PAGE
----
Changing to connectToday’s blog entry is by guest blogger Dr. Parnell Lovelace.

An extraordinary trend is emerging within many urban cities and communities: churches are being planted in the urban centers of large cities in America. As many cities are redeveloping and expanding, there is an emergence of new church planters that are leading the charge to bring the gospel back to the core of the city.

This phenomenon is requiring pastors and their teams to strategize ways to remove subcultural barriers that may block effective church planting processes and healthy ministry. I am reminded of a statement that George G. Hunter III made regarding the fact the Church must be careful that it does not erect barriers that separate people from the possibility of becoming disciples: “Most of their barriers can be described as cultural barriers.”

The urban core of the thriving and re-emerging city life reflects diversity socially, financially, and spiritually. Effective outreach will not only require sound theological perspective, but also radical creativity that moves beyond the boundaries of the traditional Church.

Frankly, little if any consideration is given to how ministry is viewed by a diverse population. There must be a courageous attempt to dismantle many cultural barriers that interfere with producing Christ followers.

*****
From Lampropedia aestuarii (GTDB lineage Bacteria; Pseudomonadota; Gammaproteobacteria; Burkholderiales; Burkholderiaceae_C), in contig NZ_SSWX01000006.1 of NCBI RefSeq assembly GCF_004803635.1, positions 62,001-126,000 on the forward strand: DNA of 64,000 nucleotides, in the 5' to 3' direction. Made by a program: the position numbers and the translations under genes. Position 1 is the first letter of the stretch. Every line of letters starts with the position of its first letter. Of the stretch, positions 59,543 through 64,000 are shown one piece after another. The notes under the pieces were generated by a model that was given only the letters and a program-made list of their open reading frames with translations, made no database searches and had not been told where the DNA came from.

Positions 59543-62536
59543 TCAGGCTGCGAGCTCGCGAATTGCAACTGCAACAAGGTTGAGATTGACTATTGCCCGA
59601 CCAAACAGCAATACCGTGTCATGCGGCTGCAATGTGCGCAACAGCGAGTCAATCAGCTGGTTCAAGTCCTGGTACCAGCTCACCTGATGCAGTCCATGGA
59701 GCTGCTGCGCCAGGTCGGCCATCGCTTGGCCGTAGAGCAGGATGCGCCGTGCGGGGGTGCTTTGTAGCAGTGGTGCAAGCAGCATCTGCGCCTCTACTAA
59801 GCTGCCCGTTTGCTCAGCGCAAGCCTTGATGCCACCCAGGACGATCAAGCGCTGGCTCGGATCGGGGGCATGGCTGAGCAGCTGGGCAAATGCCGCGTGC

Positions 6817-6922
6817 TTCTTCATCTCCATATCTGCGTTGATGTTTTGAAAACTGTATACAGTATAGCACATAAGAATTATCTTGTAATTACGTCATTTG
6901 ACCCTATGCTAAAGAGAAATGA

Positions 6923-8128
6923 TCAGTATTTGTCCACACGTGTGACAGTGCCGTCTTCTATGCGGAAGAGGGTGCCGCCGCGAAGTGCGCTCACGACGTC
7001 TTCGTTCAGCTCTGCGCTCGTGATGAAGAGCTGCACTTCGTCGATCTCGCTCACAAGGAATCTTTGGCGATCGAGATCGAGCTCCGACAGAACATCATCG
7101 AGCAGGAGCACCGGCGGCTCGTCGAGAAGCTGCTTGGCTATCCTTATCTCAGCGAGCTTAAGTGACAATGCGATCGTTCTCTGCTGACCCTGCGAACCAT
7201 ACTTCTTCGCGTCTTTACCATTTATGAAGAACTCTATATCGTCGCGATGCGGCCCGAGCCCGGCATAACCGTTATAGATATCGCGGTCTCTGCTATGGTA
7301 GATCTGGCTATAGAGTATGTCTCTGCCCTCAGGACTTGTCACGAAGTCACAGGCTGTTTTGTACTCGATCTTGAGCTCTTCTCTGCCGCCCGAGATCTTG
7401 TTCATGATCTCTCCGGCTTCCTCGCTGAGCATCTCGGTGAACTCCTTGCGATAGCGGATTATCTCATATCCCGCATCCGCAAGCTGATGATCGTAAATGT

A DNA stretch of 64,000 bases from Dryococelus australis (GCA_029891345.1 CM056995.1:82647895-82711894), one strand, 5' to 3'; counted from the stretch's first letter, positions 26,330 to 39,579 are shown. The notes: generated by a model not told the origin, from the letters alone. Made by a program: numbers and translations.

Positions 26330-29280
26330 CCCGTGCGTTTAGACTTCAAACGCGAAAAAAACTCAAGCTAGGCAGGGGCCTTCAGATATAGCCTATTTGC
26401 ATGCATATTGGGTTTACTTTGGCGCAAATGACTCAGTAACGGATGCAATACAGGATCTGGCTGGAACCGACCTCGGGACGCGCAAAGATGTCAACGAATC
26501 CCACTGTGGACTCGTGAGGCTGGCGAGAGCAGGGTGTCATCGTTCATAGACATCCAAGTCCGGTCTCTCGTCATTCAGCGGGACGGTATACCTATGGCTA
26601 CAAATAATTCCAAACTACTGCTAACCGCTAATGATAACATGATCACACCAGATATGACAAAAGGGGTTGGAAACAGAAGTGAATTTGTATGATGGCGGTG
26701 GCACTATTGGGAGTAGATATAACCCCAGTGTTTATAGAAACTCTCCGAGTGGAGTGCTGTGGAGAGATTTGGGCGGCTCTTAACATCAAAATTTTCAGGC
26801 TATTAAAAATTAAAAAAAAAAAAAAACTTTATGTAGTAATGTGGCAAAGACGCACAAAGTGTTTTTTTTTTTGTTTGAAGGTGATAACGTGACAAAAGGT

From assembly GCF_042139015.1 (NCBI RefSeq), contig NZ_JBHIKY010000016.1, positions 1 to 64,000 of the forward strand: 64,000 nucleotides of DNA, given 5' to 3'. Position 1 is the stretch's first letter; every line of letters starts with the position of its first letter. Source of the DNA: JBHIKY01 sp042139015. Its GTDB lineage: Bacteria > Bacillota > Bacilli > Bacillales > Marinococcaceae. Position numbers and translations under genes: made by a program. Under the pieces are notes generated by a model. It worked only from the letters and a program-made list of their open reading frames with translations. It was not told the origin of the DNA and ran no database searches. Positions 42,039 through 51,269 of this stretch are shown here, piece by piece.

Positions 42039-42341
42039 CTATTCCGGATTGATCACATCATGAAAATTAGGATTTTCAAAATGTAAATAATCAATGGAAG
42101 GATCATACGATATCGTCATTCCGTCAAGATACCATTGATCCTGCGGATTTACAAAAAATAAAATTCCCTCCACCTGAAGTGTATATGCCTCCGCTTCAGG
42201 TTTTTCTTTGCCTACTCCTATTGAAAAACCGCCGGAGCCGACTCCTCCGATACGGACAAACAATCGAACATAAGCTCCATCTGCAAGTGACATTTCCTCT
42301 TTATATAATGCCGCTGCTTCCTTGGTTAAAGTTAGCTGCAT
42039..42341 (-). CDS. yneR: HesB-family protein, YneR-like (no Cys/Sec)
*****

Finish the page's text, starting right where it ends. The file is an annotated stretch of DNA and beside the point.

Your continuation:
The church I planted 25 years ago has had to face the reality of changing to connect to the city. Twelve years ago the church moved from a suburban area to an urban center (Midtown Sacramento, California). This centralized community is very diverse. The church was predominately African American in membership. Therefore, there was a need to evaluate, adjust, and respond in a way that could reach people of all ethnicities and cultures. We could not present a mono-cultural approach to worship, preaching, or outreach.

In order to connect to the expansive ministry center, the church has sought to disconnect from elements that undermine effective and impactful ministry. The church had to change to connect. As the apostle Paul affirms, we must become all things to all people…. May the Church have the insight to think and live likewise.

Parnell M. Lovelace, Jr., MSW, D.Min.
Lovelace Leadership Connection
Rancho Cordova, California

As the successful founding pastor of 3000 member Center of Praise Ministries, Sacramento, California, Parnell M Lovelace, Jr. serves as an apostolic strategist, merging the Church with the social constructs of urban community. He holds a MSW, University of Oklahoma; MPTH Oral Roberts University, and D.Min., Talbot School of Theology.